Disability for pancreatic cancerPancreatic cancer is one of the most deadly forms of cancer. This is because the patient will often suffer no outward symptoms until the tumors have grown considerably, causing delays in diagnoses and a dangerous progression of the disease.

In addition, the large majority of patients will have tumors that cannot be fully removed, requiring aggressive treatments that are disabling for the patient and prevent him from working. As a result of the seriousness of the condition, most patients with pancreatic cancer are approved for Social Security disability benefits as long as they meet the necessary requirements.

Meeting the Disability Listing for Pancreatic Cancer

Patients must either meet the Social Security blue book requirements for pancreatic cancer or prove that they have functional limitations that make it impossible for them to work. In many cases, a positive diagnosis of cancer is sufficient to qualify an applicant for benefits. However, your approval will depend on the specifics of your condition, including:

  • Exocrine carcinoma. Social Security provides disability payments for two types of pancreatic cancer. Cancer that affects the exocrine cells (which help the body absorb nutrients) is called exocrine carcinoma. Over 95% of pancreatic tumors affect the exocrine cells. You should provide proof of your diagnosis with medical records that show the location of the tumor, operative notes from surgeries, pathology reports, and a doctor’s prognosis. You can still get benefits even if your tumor has been removed. As the life expectancy for patients with exocrine pancreatic cancer is fewer than five years, the condition also qualifies an applicant to get expedited benefits under the Compassionate Allowances program.
  • Islet cell carcinoma. Cancer in the insulin-producing cells of the pancreas is known as islet cell carcinoma. These tumors may be benign (not cancerous) or malignant (cancerous), and will often grow less rapidly than exocrine tumors. This type of cancer is relatively rare, and requires more evidence under the Social Security blue book listing. You will need medical evidence of the extent and location of the cancer, records of radiation or chemotherapy treatments, as well as doctors’ reports of your prognosis. However, patients can only claim Social Security disability if the tumor is inoperable (meaning surgery cannot be performed for health reasons or will have no real benefit), or the tumor is actively producing cancer cells and is unresectable or cannot be completely removed.
  • Functional limitations. Most exocrine carcinoma sufferers will have no difficulty meeting the Social Security disability listing. However, some islet cell carcinoma patients may not be able to fulfill the listing requirements. These patients may still be able to get benefits for pancreatic cancer if the condition prevents them from performing regular work. For example, a patient may have had an islet cell tumor completely removed, but is in a great deal of pain and is undergoing post-surgical radiation treatments that cause nausea and fatigue. Social Security allows cancer patients to collect disability if the patient’s physical and mental abilities are affected to the point that they prevent employment. Cancer patients are often limited in the amount of physical labor they are able to perform, as many are unable to walk long distances or even sit for long periods of time.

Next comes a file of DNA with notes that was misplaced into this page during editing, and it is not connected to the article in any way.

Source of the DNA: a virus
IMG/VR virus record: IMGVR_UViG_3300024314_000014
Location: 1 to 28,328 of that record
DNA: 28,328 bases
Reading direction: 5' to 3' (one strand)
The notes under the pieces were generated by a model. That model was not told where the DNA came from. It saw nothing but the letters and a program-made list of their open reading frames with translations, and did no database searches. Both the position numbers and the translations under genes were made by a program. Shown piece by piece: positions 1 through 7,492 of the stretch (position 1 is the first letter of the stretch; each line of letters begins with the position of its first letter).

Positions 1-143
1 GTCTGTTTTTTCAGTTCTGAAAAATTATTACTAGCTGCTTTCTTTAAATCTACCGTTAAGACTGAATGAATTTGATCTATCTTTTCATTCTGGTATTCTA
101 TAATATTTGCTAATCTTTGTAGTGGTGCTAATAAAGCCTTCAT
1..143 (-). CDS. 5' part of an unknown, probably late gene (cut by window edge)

If your cancer goes into remission, you will still be able to collect benefits until at least three years from the date that the remission is diagnosed by your physician. If the three-year timespan of remission has passed but you are still unable to work because of the ongoing limitations of your cancer, you may be able to keep receiving your benefits under the Social Security’s allowance for functional limitations. Learn more about preparing a successful SSDI application in Boston disability attorney John Keefe’s book, 7 Costly Mistakes That Can Ruin Your Social Security Disability Claim. If you have additional questions or need help with your application, please contact us by using the fast online form at the bottom of this page.

Are You Looking for a Social Security Disability Attorney in Boston, MA?

If you are looking to apply for social security disability, you need to speak with an experienced social security disability lawyer as soon as possible. Please contact us online or call our Natick Office directly at 508.283.5500 to schedule your free consultation.

John L. Keefe
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Founding Attorney, Massachusetts Social Security Disability Lawyer
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John cen 07/05/2017 09:18 AM
Excellent and very informative details.Everything is described so descriptively that one be awared of the affected disease more carefully.
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